Should I Hire a Real Estate Advisor When Renewing My Lease?

The easiest answer to this question is, “Why WOULDN’T you?”.  Yes, self-serving, I know, but most of the messes I’m hired to untangle are usually the result of an unrepresented tenant.

A lawyer who represents himself has a fool for a client.

Conventional wisdom would lead one to think, “well if my landlord doesn’t pay a commission to a broker, I’ll get a better deal,” however this simply isn’t true.  Any professionally owned and operated commercial building has already underwritten leasing commissions into their pro forma projections, and in fact, most lenders won’t even facilitate debt on a building if the borrower hasn’t already accounted for leasing commissions within their financial assumptions.  Lenders and owners know that commercial spaces do not lease themselves, and brokerage commissions, like tenant improvements, are simply part of the transaction’s leasing costs.

In commercial leasing transactions there are two parts to the commission, and the landlord is typically responsible for paying it:  the landlord’s representative gets one side, and the tenant’s broker is paid the other.  So what happens if the tenant decides not to access their side of the commission and forgo professional representation?  The tenant gets a lower rental rate, right?  Absolutely not.  Typically, the landlord’s broker will just take both sides of the commission.  And when the broker doesn’t collect it personally, I know of at least one major landlord in San Francisco that puts all of the tenants’ unclaimed commissions into a pool, and then uses it to throw a holiday party each year.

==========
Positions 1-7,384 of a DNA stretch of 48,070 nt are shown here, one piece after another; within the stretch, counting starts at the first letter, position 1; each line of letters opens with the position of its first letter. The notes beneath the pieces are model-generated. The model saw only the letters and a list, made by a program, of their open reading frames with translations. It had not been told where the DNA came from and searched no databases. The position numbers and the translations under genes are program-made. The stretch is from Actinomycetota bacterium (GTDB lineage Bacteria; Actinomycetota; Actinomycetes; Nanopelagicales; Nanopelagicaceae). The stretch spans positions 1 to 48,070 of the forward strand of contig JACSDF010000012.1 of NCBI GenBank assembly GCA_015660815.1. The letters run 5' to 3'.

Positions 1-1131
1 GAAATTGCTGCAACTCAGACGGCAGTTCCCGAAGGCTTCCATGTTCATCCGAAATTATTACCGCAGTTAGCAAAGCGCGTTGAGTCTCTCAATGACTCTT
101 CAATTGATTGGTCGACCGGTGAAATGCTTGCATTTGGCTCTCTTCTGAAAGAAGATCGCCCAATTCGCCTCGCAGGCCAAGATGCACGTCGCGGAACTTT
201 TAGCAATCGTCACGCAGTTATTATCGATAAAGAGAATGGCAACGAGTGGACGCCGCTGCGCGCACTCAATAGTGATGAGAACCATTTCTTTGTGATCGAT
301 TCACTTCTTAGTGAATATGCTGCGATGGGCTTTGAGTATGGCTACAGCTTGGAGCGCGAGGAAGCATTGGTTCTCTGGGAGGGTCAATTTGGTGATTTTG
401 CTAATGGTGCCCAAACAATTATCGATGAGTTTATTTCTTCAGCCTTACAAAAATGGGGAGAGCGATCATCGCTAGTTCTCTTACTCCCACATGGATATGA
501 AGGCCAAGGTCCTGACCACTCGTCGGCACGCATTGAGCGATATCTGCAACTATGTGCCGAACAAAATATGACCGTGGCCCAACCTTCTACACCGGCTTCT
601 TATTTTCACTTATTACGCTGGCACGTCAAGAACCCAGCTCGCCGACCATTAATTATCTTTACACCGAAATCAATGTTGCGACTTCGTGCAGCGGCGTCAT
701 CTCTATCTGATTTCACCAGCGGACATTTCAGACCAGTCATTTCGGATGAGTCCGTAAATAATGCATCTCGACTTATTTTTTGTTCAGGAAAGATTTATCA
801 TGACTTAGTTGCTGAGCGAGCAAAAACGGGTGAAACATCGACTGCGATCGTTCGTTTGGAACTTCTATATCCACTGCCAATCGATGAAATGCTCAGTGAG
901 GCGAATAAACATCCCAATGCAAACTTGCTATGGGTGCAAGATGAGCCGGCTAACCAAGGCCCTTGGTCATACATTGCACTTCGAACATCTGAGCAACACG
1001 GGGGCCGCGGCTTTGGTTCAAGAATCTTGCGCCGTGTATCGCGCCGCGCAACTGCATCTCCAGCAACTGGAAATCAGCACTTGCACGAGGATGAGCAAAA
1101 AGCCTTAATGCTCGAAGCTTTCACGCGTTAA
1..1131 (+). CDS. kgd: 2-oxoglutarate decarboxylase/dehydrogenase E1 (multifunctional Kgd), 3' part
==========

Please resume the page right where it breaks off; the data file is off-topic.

But wait, my landlord said that if I don’t use a broker for my renewal, they’ll take $0.05 per square foot off my rent.

That’s the oldest trick in the book that most tenants fall victim to.  About 6 years ago I was working with a major Bay Area tenant on a renewal, and that’s exactly what happened.  Prior to my engagement the landlord delivered the message above to my client, and then quickly followed up with a lease amendment to finalize the renewal.  Fortunately, I was hired before it was too late, and after a careful review of their existing Master Lease and First Amendment, it was clear that the minor rental reduction was substantially eclipsed by the hundreds of thousands of dollars in added expenses my client would have been exposed to had they gone unrepresented (the Restoration Clause was the biggie, followed by increases in OpEx over their old Base Year).

I have a great relationship with my landlord and I don’t want to ruin it by bringing in a broker.

A good broker understands how important a healthy tenant-landlord relationship is, and will strive to help you preserve and maintain it.  It’s easier for your broker to ask the hard questions, and can potentially take a few “arrows to the chest” so as to preserve your relationship and act as a buffer.  Actually, many times the landlord is more receptive to a broker’s proposal, as opposed to a tenant’s, since they know the broker is coming from a better informed place.

Regardless of how friendly you are with your landlord, you still deserve professional representation and should be suspicious of anyone who persuades you from utilizing an advocate who will level the playing field.

We have no intention to move, so there’s really no reason to look at other spaces.

Having only one option is negotiation suicide.  Your broker takes your real estate requirement and makes it accessible to competing landlords, so that a renewal at your current location isn’t your ONLY option.  Without creating a competitive environment amongst landlords and providing viable, alternative options, you simply just won’t get as good of a deal.